blockchain

Blockchain

It seems as though every time we turn on the news there are new stories about enormous data breaches. 

There was the massive 2013 Yahoo breach in which all 3 billion user accounts were compromised, and then there was the 2017 Equifax breach that exposed the personal information of 147 million people. 

Data breaches are becoming more widespread and impactful, with 2019 set to be the worst year on record. It is perhaps not surprising that, according to the Pew Research Center, 70% of Americans feel that their personal information is less secure than it was just five years ago. Businesses and governments are tasked with securely storing mountains of complex and highly-personal data, and they are beginning to turn to a novel technology known as “blockchain” to help.

[With new technology comes new risks. Here’s what you need to know about cybersecurity]

Blockchain is a technology solution that solves some of the problems associated with data storage and security. When an organization is solely responsible for maintaining its database, valuable information may be lost in the event of a breach or disaster. A freak hurricane could damage vital data centers (as happened in 2012 during Hurricane Sandy), or an adept hacker could detect a vulnerability in a government’s website and hold critical data hostage (as happened in 2019 in Baltimore, Maryland). With blockchain, data is securely shared across a distributed network in which all parties have access. The nature of the technology is such that damage to one part of the network does not compromise the rest. For this reason, among many others, businesses and governments are turning their attention – and investments – to blockchain.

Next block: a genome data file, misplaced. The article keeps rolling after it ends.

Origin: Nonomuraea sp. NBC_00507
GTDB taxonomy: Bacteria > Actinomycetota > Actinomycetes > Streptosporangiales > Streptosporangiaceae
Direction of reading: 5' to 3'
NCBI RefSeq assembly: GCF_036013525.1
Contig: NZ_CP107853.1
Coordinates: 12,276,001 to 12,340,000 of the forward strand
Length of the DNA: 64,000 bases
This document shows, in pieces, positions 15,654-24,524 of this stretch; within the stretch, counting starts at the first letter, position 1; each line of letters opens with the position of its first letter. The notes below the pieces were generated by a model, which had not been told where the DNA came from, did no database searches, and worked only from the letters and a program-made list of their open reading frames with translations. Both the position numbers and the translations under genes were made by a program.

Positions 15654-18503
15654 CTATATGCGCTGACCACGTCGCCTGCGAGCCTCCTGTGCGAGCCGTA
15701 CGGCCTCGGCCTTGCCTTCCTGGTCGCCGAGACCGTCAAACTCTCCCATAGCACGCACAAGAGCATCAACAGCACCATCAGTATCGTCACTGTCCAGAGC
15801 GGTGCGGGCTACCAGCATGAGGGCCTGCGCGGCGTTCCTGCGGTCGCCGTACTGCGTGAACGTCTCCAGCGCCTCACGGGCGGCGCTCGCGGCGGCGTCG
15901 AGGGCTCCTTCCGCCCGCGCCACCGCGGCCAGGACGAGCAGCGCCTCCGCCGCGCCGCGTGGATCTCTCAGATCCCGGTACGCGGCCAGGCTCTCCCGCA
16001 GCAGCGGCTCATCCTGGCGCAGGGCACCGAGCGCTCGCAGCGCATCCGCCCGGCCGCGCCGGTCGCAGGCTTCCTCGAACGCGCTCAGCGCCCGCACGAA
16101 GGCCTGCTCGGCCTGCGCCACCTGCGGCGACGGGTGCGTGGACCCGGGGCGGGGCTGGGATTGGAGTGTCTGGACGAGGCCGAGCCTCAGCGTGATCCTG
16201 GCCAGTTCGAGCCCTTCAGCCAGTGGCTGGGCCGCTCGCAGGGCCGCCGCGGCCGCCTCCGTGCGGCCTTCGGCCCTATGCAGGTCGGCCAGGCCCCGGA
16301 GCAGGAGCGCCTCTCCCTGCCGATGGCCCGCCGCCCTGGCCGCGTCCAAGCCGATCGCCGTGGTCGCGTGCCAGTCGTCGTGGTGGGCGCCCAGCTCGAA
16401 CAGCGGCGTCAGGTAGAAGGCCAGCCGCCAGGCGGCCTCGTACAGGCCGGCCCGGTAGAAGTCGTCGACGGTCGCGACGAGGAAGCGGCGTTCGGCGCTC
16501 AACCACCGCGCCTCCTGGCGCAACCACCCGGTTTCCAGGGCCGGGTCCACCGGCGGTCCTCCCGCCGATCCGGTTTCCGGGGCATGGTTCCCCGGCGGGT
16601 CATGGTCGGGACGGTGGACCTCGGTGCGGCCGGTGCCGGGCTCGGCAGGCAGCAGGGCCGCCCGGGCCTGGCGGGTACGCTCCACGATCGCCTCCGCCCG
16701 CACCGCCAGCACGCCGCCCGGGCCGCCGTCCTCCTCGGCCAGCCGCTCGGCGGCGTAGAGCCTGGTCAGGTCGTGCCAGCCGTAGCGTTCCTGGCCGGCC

For those interested in the investment potential of this innovative technology, there are a few important points to understand.

What is Blockchain?

According to the software company SAP, blockchain is most simply defined as a “reliable, difficult-to-hack record of transactions – and of who owns what. Blockchain is based on distributed ledger technology, which securely records information across a peer-to-peer network.” 

The “block” in blockchain describes the data that is entered into the network, while the “chain” in blockchain refers to the chronological sequence in which blocks are entered. Data is approved for entry via consensus of other network participants, and once entered it cannot be changed. In this way, there is a complete, sequential, and verifiable recordkeeping of the network’s data that is available to all participants.

At first glance, this may not seem like a revolutionary concept, but it is important to note that the decentralized nature of blockchain is highly novel and has far-reaching applications. 

An unknown person (or persons) going by the name Satoshi Nakamoto invented the blockchain concept and shared it with the public in a groundbreaking 2008 paper about a proposed digital currency system. That currency system became known as Bitcoin, and the spread of blockchain technology gave rise to a vast ecosystem of other cryptocurrencies. 

While most people only associate blockchain with Bitcoin and cryptocurrency, the technology has much broader applications across a variety of industries. For instance, logistics firms are turning to blockchain technology to modernize their supply chains. Danish shipping company Maersk recently launched a blockchain-powered logistics platform called TradeLens, which it says will provide improved visibility into the movement of shipments around the world. 

Healthcare is another sector that stands to benefit tremendously from the adoption of blockchain technology. As any adult in the U.S. can attest, healthcare records are notoriously scattered from provider to provider. Implementing blockchain technology has the potential to make critical health data more accessible and secure while eliminating barriers that currently stifle communication between doctors, patients, and insurers. 

Data is at the core of any modern organization, and it seems likely that blockchain will be an increasingly important tool in the modernization of data management practices.

Why Invest in Blockchain?